Yup. Secret is wearing her Back on Track blanket AND her superbly awesome pink plaid blanket from Schneiders Saddlery. It is THAT cold here right now.
When I posted this photo on Facebook there was some discussion about how, due to the heat reflecting properties of the BoT products, a second layer is simply unnecessary. That may be so, but with wind chills of -25, I don't think it will hurt, either. ;o)
The BoT blanket is relatively thin and lightweight. Secret's body has become accustomed to wearing it indoors, so I thought it might still be a bit of a shock to her system to go outside with no extra protection. If anything, I feel that throwing on a second layer over the top of the BoT simply helps to insulate the warmth being generated. Mind you, when I stick my hand under the double layer it is comfortably warm, even at the very end of our walk when you would expect the most heat to be present.
So yes, I feel perfectly justified in having her wear two layers. It might be overdone, but she is comfy! Too bad it's not flattering on the waistline. lol
We've been working with the teeter the last two nights and everything is going well. As stated, I went ahead and duct-taped the book back onto the teeter on Wednesday and worked the dogs again at the low height. Secret did not seem bothered by the rebound in the least and happily tugged and played as the teeter reset itself each time.
Last night I bumped it up a few inches. Secret started out oblivious to the rebound but then did start to react to it for whatever reason. Instead of releasing straight to the toy and tugging madly, she would hold her position until released, scoot her butt off the teeter and then watch it reset before tugging. A positive note is that she would continue tugging while I moved the teeter up and down with a free hand; for whatever reason she seemed to be okay with that. I finished her teeter work using food to build up some positive reinforcement for hitting and holding her end position, but she did keep doing the "scoot-n-stare" maneuver when released.
In addition to the teeter work, I also took a jump downstairs last night to give us something to do (much too cold to do anything outside, unfortunately). We did lots of one-jump work as well as including it in drills with the table and teeter. I had the jump set to 22" for everything and Secret did great!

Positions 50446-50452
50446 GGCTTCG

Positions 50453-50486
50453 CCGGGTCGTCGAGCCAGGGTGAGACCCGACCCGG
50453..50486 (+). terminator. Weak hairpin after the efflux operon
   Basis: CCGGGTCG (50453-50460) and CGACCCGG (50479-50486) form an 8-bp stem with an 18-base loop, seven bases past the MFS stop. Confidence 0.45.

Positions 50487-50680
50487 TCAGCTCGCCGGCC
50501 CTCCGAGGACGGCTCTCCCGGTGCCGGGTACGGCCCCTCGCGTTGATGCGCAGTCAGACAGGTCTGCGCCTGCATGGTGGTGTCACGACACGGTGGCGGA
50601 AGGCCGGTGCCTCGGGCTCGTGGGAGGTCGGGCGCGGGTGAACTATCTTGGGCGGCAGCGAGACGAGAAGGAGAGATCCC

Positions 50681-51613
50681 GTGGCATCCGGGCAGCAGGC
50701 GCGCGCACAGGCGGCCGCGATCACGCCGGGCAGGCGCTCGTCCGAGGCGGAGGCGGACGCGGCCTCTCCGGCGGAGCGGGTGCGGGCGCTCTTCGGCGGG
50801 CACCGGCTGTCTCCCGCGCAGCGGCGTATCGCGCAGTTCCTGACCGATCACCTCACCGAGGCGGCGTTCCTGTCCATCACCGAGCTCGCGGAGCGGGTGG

At the end of the night I did some foundation jumping work with Secret where I knelt on the floor next to the jump and rewarded successful efforts -- She's always been a careful jumper, so pretty much everything is successful for Secret. I moved the bar around a lot and Secret really only disapproved when it was at 26". I'm going to guess she was tired by this time, as she was actually panting (fairly uncommon for her!). Jumping higher takes more core strength than she typically uses, though, so I have to keep that in mind and not push for too much. Her jump form over the higher jumps was quite lovely, I was happy to see.
I did the same work with Luke when it was his turn (only going up to 18" for the big old fart) and it is very interesting to compare the two. Secret is definitely more agile and light on her feet than the big guy, but he still put in a pretty respectable effort for having never done that drill in the past. I did have to chuckle, though, when he would just plow through or step on the bar instead of jumping... Oh, Luke. He says, "Just give me a course to run, darn it!"
We have a trial next weekend at the Family Dog Center. I will have to talk to someone to see how we might go about getting in some practice time on the teeter this winter. I would very much like to make it a goal to attend a USDAA trial at the end of April or in May -- Considering that there aren't NADAC trials in La Crosse from the beginning of April through July, I figure that is as good a time as any to branch out and take the first step of playing in a different organization.